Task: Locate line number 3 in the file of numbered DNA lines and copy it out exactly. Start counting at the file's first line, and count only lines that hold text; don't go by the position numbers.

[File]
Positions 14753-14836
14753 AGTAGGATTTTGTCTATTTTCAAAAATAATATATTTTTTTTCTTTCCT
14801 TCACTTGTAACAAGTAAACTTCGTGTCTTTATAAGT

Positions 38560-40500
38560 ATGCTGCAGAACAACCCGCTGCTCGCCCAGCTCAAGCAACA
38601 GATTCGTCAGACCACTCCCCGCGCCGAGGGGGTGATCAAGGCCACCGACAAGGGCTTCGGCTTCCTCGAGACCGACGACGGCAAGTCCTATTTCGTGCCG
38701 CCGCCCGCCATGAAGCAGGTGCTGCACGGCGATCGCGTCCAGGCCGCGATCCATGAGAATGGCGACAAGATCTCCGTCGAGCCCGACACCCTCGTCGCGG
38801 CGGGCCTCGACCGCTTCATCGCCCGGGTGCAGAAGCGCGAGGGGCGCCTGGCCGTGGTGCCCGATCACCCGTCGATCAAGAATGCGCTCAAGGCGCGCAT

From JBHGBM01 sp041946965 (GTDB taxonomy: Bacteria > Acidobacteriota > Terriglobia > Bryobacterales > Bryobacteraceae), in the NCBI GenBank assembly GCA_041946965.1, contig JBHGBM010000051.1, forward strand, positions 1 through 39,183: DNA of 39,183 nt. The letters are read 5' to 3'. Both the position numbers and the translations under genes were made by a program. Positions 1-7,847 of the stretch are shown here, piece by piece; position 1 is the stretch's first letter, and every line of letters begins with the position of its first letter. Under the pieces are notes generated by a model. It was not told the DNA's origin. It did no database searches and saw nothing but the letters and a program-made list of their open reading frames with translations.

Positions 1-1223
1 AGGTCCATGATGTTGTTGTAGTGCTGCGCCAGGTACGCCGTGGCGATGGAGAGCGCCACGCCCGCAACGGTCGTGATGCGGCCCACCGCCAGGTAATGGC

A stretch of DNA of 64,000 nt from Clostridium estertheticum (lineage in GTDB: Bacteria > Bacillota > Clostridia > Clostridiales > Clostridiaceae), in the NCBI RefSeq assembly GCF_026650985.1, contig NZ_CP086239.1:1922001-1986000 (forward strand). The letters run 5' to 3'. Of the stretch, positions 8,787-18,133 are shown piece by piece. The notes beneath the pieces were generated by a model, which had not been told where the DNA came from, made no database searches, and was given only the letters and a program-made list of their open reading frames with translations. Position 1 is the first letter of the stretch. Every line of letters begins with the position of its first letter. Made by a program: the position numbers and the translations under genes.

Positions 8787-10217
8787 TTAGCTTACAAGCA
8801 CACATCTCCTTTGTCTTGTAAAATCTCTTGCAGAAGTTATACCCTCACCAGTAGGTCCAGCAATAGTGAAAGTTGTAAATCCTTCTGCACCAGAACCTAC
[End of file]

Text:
14801 TCACTTGTAACAAGTAAACTTCGTGTCTTTATAAGT